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Bible Commentaries
Zephaniah 2

Kretzmann's Popular Commentary of the BibleKretzmann's Commentary

Verses 1-7

The Exhortation and the Doom of the Philistines

v. 1. Gather yourselves together, yea, gather together, as for a penitential assembly with earnest self-examination, o nation not desired, literally, "that does not grow pale," which till now has felt no sense of shame,

v. 2. before the decree bring forth, when, according to God's plan, the day of judgment upon Judah would suddenly come, before the day pass as the chaff, coming on quickly as when the wind carries the chaff along, before the fierce anger of the Lord come upon you, before the day of the Lord's anger come upon you, as it surely would if they would not show the proper repentance.

v. 3. Seek ye the Lord, in proper repentance, all ye meek of the earth, the humble of the land, those who were still disposed to he guided by His will, which have wrought His judgment, observed His right, trying to fulfill the decrees of His holy Word; seek righteousness, with ever greater truth and sincerity, seek meekness, with all humility, with a constant sense of their own unworthiness; it may be ye shall be hid in the day of the Lord's anger, so that the Lord would make use of mercy rather than a strict accounting and save them in the general overthrow. This exhortation is now supported by a reference to the doom of three heathen nations.

v. 4. For Gaza shall be forsaken, overthrown and forgotten. and Ashkelon a desolation; they shall drive out Ashdod, the chief seat of the worship of Dagon, at the noon day, since she would be helpless even at midday, so that there would be no need of resorting to a night attack, and Ekron shall be rooted up. The four Philistine city-states here mentioned are clearly representative of the entire country, as the next statements show.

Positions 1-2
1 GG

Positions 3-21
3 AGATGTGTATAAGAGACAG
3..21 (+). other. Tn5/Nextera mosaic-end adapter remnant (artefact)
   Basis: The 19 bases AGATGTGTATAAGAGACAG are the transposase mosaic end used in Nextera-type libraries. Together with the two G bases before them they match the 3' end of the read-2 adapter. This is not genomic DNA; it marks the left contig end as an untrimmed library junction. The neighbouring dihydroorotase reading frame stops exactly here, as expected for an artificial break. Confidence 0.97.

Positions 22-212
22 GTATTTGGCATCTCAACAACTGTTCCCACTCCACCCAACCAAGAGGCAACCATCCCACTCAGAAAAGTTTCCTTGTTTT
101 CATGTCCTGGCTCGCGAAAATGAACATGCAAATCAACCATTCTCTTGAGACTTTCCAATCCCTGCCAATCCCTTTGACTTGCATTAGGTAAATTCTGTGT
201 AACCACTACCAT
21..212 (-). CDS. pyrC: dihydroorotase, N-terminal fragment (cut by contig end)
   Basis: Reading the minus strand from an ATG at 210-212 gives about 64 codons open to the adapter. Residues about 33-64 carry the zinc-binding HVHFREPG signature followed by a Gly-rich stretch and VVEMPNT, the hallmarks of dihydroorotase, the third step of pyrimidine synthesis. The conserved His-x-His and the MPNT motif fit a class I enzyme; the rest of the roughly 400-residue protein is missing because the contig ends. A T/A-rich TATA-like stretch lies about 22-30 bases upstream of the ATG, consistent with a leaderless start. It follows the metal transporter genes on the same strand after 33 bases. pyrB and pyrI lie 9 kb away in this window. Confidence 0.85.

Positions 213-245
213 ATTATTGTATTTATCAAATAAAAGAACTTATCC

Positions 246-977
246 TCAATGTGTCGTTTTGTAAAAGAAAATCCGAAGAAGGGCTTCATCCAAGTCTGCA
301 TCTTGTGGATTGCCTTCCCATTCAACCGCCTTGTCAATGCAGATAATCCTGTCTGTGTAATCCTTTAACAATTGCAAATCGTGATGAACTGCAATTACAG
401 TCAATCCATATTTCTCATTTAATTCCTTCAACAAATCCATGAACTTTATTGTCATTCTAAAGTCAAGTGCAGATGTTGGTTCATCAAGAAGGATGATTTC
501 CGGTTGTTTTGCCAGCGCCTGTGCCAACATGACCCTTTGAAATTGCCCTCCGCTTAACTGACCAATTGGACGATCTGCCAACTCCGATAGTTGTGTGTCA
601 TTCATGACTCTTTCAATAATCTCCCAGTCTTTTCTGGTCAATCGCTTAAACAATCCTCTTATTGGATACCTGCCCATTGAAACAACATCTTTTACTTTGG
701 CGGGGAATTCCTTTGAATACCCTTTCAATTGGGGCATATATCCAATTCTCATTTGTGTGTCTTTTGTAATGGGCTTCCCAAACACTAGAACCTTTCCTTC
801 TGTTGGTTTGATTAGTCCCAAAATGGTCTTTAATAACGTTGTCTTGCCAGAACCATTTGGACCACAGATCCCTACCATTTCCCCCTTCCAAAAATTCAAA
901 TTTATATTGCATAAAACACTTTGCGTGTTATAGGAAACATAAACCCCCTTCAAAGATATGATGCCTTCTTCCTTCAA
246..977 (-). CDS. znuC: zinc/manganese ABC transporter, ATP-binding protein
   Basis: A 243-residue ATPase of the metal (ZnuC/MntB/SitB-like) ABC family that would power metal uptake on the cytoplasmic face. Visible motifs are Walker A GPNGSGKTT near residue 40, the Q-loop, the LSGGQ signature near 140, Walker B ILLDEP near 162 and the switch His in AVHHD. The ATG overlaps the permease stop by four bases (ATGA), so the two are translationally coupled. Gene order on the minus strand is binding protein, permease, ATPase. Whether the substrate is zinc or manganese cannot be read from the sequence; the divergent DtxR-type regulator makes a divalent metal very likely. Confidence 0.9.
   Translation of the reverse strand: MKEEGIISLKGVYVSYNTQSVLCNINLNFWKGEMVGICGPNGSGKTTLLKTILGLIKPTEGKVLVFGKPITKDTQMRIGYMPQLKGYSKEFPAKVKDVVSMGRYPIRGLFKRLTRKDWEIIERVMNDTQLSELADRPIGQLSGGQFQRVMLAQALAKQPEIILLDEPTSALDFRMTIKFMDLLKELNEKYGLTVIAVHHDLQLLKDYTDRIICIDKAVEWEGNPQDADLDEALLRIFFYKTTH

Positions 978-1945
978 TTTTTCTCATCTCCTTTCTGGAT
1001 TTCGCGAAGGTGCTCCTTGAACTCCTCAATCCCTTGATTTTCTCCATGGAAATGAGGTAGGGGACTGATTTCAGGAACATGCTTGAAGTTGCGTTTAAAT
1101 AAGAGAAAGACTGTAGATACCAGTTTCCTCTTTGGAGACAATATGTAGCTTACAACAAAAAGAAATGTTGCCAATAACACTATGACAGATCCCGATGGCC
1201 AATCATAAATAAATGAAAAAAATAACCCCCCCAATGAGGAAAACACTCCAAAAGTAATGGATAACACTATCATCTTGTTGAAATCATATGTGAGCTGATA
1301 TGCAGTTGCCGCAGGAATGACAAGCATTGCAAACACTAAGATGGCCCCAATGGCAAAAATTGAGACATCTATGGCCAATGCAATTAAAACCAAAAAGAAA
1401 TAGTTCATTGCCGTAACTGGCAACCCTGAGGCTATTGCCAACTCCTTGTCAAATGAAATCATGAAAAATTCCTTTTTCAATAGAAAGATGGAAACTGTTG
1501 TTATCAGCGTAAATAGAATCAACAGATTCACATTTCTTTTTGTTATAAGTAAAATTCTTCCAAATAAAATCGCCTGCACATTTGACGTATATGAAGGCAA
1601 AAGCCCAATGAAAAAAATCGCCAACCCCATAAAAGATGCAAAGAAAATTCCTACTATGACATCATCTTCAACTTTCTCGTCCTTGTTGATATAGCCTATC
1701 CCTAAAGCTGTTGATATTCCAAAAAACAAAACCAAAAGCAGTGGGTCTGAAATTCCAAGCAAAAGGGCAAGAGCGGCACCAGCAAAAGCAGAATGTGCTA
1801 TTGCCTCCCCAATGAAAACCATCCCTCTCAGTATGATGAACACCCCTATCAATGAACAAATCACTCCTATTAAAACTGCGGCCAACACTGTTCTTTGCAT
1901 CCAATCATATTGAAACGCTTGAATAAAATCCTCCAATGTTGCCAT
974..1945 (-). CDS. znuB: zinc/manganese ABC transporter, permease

v. 5. Woe unto the inhabitants of the seacoast, of the plains along the Mediterranean sea, the nation of the Cherethites, for a part of the Philistines, at least, traced their descent to the ancient people of Crete; the word of the Lord is against you, O Canaan, the land of the Philistines, the word Canaan here applied chiefly to the lowlands of Palestine to the west; I will even destroy thee that there shall be no inhabitant, the nation as such to be destroyed.

v. 6. And the seacoast, then teeming with the life of rich commercial cities, shall be dwellings and cottages for shepherds, dugouts and shanties, or places for pastures where they would carry on the work of their calling, and folds for flocks, the land reverting to the use of nomads.

v. 7. And the coast shall be for the remnant of the house of Judah, those whom the Lord would lead hack to their own country; they shall feed thereupon, making the country a pasture-ground; in the houses of Ashkelon, which would no longer be inhabited, shall they lie down in the evening; for the Lord, their God, shall visit them, the remnant of Judah, whom He intended to make the nucleus of a renewed people, and turn away their captivity. The members of the Jewish nation that returned from Babylonia were those in whose midst the Lord preserved His Church and among whom He established the Church of the New Testament. So the Messianic idea is brought out even in this connection.

Verses 8-15

The Door of Moab, Amman, and Assyria

v. 8. I have heard the reproach of Moab, Cf Jeremiah 48:27, and the revilings of the children of Amman, the two nations east of Jordan and of the Dead Sea, which were related to the children of Israel, but later became the enemies of God's people and made known their hostility in bitter blasphemies, whereby they have reproached my people, in proud mockery and scorn, and magnified themselves against their border, acted violently against the boundary of the Lord's people, constantly attempting to get into possession of some of Israel's territory.